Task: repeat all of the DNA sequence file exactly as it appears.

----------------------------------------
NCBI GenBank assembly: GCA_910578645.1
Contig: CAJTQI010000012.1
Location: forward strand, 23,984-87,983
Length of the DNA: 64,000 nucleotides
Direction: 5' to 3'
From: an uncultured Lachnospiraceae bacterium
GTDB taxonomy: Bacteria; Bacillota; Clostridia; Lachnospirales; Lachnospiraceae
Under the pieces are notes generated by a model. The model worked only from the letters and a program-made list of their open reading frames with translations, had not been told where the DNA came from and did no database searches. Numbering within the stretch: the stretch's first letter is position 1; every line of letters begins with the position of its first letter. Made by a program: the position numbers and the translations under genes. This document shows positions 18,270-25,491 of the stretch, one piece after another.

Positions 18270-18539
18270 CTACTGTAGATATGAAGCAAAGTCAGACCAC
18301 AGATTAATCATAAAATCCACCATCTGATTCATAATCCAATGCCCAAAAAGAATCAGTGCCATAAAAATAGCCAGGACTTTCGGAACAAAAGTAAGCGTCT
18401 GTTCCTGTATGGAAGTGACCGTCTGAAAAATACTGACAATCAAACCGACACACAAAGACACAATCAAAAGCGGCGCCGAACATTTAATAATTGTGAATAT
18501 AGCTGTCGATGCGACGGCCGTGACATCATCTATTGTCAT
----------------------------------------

NCBI GenBank assembly: GCA_910578645.1
Contig: CAJTQI010000012.1
Location: forward strand, 23,984-87,983
Length of the DNA: 64,000 nucleotides
Direction: 5' to 3'
From: an uncultured Lachnospiraceae bacterium
GTDB taxonomy: Bacteria; Bacillota; Clostridia; Lachnospirales; Lachnospiraceae
Under the pieces are notes generated by a model. The model worked only from the letters and a program-made list of their open reading frames with translations, had not been told where the DNA came from and did no database searches. Numbering within the stretch: the stretch's first letter is position 1; every line of letters begins with the position of its first letter. Made by a program: the position numbers and the translations under genes. This document shows positions 18,270-25,491 of the stretch, one piece after another.

Positions 18270-18539
18270 CTACTGTAGATATGAAGCAAAGTCAGACCAC
18301 AGATTAATCATAAAATCCACCATCTGATTCATAATCCAATGCCCAAAAAGAATCAGTGCCATAAAAATAGCCAGGACTTTCGGAACAAAAGTAAGCGTCT
18401 GTTCCTGTATGGAAGTGACCGTCTGAAAAATACTGACAATCAAACCGACACACAAAGACACAATCAAAAGCGGCGCCGAACATTTAATAATTGTGAATAT
18501 AGCTGTCGATGCGACGGCCGTGACATCATCTATTGTCAT